With the cold barrel to her ear, he walked her backwards down the few steps to the ground.
Little-by-little his palm came away from her mouth.
She screamed and tried to break and run. She spun as he caught her by the arm and backhanded her across the cheek with a closed fist. Dazed, she staggered but stayed on her feet.
A second man wrapped his forearm around her throat and covered her mouth with his other hand.
Tischenko stepped in front of her. “Your screams won’t be heard. As you can see and hear…” He gestured to the burning kitchen. “Folks are busy elsewhere.”
The second man’s fleshy fingers forced her lips apart and pressed against her teeth. She managed to part her teeth the fraction she needed and bit down hard, drawing blood. He jerked his hand from her mouth but not his arm from her throat. He tightened the choke hold, cutting off most of the air to her lungs. Screaming was impossible.
Long ago, Nick told her, “If the only weapon you have is your body, then you make every move count.” He showed her good pain points to strike.
She stomped her heel down on the man’s foot. He relaxed the pressure on her throat. The distraction enabled her to wedge her hands under the man’s forearm. She pushed with all her strength to loosen his hold.
Tischenko backhanded her again. Stars filled her vision then faded.
“You recognize me?” Tischenko asked.
“I will tell my associate to let you speak if you do not try to scream.”
She opened her mouth ready to scream again.
“If you disobey, I will have Atakan tortured.”
The mention of Atakan stunned Charlotte into silence. Tischenko had Atakan? How? She knew he’d left with two other agents. Tischenko overpowered all three? She didn’t believe him.
“Liar,” she rasped.
“Bring her,” Tischenko told the man holding her. Tischenko covered the rocky path on the camp’s edge in several long strides. Her captor half carried, half dragged her along as she fought to break free.
Tischenko stopped behind a clump of trees between the rear of the living quarters and the cove.
“You can continue to fight or come along like a good girl.”
Charlotte’s father always said; never go willing with a kidnapper. Never. You’re better off forcing his hand there and then. He might kill you. He might not. But, if you go with him, you’re dead. In all likelihood, you’ll be tortured for hours or even days before he kills you. Go down fighting first.
“I’m not going anywhere with you.”
“Then I’ll kill your lover slowly. I’ll record his screams for you to hear. I’ll record him begging for death.”
Tischenko pulled a hunting knife from a calf pocket on his cargo pants and unsheathed it. He stood in front of her and put the tip of the blade to the corner of her eye.
“First I will take his eyes so he cannot see what torture is next, only anticipate it. Then,” Tischenko moved the knife to the first knuckle of her forefinger. “I will snip his fingers off.” He slid the blade across her finger, lightly, just enough to draw a thin line of blood. “One knuckle at a time.”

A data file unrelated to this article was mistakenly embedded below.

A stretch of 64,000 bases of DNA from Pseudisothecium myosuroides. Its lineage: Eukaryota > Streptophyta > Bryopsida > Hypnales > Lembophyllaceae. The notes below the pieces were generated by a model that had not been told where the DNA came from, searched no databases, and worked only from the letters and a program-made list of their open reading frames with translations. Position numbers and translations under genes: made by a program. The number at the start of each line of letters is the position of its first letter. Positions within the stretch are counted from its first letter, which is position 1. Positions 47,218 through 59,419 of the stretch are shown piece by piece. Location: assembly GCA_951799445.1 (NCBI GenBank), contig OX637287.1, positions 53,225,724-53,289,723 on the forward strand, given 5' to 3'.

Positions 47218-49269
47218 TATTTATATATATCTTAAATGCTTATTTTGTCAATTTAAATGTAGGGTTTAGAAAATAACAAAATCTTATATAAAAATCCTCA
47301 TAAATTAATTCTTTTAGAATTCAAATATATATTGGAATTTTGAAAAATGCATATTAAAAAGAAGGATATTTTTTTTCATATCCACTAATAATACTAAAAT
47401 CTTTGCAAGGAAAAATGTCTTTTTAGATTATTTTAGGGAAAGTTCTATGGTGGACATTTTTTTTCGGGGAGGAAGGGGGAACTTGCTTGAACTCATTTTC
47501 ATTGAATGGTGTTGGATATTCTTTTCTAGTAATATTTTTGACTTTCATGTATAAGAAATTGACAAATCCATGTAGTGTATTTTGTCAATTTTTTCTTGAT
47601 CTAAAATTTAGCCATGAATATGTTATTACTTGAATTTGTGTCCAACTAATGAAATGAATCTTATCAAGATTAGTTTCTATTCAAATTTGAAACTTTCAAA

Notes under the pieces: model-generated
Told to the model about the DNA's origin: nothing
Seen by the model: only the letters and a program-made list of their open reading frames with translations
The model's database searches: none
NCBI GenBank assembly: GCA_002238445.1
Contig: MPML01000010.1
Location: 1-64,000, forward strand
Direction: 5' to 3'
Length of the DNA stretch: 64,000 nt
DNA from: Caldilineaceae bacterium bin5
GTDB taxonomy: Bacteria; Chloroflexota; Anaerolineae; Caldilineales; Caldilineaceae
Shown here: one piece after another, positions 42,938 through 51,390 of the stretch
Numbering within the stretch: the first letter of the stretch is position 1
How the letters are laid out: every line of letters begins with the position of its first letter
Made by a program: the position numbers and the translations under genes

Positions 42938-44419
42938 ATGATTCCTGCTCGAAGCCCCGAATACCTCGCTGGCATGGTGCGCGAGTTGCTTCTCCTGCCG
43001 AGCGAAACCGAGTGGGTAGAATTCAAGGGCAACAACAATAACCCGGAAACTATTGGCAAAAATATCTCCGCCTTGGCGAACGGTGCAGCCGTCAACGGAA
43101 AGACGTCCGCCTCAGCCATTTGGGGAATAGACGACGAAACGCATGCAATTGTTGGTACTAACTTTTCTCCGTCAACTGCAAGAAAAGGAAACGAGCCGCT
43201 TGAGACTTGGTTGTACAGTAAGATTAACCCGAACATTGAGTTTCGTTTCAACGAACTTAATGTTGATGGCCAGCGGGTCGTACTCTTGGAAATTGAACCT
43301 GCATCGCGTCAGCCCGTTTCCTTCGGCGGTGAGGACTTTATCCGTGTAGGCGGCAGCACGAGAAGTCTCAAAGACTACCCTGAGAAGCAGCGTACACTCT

Charlotte’s body tensed and she clamped her teeth together. She concentrated on him, not on the sharp pain.
He moved to her second knuckle. “If he were to live, which he won’t, he wouldn’t be able to wipe his ass,” he said, chuckling.
She couldn’t contain her fear. It controlled her breathing which came in short, rapid pants. She winced, but refused to look away. She wouldn’t give him the additional victory of seeing her terror as he made another light slice.
“Next, I will castrate him, one ball, then the other, then a final whack and he is a woman. In the end, I will disembowel him and lay his intestines on his chest. You’d be surprised how long you can live with your guts spilled.”
A wave of nausea came and went with the picture he painted.
“I don’t believe you. You don’t have Atakan,” she challenged, trying not to sound terrified.
He sheathed the knife and shoved it back into his pocket. From his shirt pocket, he took out a Thuraya cell phone.
“Atakan’s phone,” he said, showing her the face.
“Bullshit, anyone can order that phone on the internet.”
“Such belligerence. I’m going to enjoy breaking you. This is Atakan’s security code.” Tischenko punched in a four digit sequence that was Damla’s code.
Charlotte racked her brain to remember if Atakan used a security code when he made calls. She hadn’t paid attention.
Tischenko put the phone near her ear.
She listened as Atakan talked to the Director. On another he spoke to someone at the Ministry about a report. Tischenko let her listen to call after call.
He has Atakan. She felt ill again.
“You’ll kill him, whether I go or not.” If he denied it, she’d know he was lying.
“True. Come, and I’ll let him keep his eyes and manhood.”
She had to go. If nothing else, it bought Atakan more time. If he wasn’t incapacitated, maybe, just maybe, she and Atakan could find a way to escape.